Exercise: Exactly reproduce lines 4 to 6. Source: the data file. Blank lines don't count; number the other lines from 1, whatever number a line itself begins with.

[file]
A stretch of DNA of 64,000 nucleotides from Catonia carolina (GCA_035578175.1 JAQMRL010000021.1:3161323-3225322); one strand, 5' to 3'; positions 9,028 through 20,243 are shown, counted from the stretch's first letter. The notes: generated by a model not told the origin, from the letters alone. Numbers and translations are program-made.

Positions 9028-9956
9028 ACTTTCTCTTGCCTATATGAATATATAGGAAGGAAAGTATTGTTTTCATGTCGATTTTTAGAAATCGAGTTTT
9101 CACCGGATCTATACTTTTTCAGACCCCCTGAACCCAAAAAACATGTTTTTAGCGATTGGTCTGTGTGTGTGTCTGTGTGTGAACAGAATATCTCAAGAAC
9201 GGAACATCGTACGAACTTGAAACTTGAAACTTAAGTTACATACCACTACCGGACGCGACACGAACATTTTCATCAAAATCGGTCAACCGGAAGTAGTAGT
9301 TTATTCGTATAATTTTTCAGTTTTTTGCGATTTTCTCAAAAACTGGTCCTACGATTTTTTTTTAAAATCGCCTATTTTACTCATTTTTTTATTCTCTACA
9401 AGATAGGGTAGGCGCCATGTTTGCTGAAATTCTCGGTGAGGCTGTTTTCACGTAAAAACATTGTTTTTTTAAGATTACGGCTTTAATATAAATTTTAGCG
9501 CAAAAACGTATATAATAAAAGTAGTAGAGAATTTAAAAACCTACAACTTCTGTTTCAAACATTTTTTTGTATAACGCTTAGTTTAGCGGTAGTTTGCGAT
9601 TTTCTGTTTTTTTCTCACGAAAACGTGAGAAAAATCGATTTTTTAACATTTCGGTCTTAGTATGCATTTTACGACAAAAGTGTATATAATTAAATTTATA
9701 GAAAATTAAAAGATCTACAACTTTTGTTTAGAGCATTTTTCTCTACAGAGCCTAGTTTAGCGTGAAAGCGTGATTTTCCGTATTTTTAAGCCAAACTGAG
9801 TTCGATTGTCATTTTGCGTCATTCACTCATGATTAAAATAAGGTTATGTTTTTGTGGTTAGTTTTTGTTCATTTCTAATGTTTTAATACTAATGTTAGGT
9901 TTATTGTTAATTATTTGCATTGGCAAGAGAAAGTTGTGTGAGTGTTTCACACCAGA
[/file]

9101 CACCGGATCTATACTTTTTCAGACCCCCTGAACCCAAAAAACATGTTTTTAGCGATTGGTCTGTGTGTGTGTCTGTGTGTGAACAGAATATCTCAAGAAC
9201 GGAACATCGTACGAACTTGAAACTTGAAACTTAAGTTACATACCACTACCGGACGCGACACGAACATTTTCATCAAAATCGGTCAACCGGAAGTAGTAGT
9301 TTATTCGTATAATTTTTCAGTTTTTTGCGATTTTCTCAAAAACTGGTCCTACGATTTTTTTTTAAAATCGCCTATTTTACTCATTTTTTTATTCTCTACA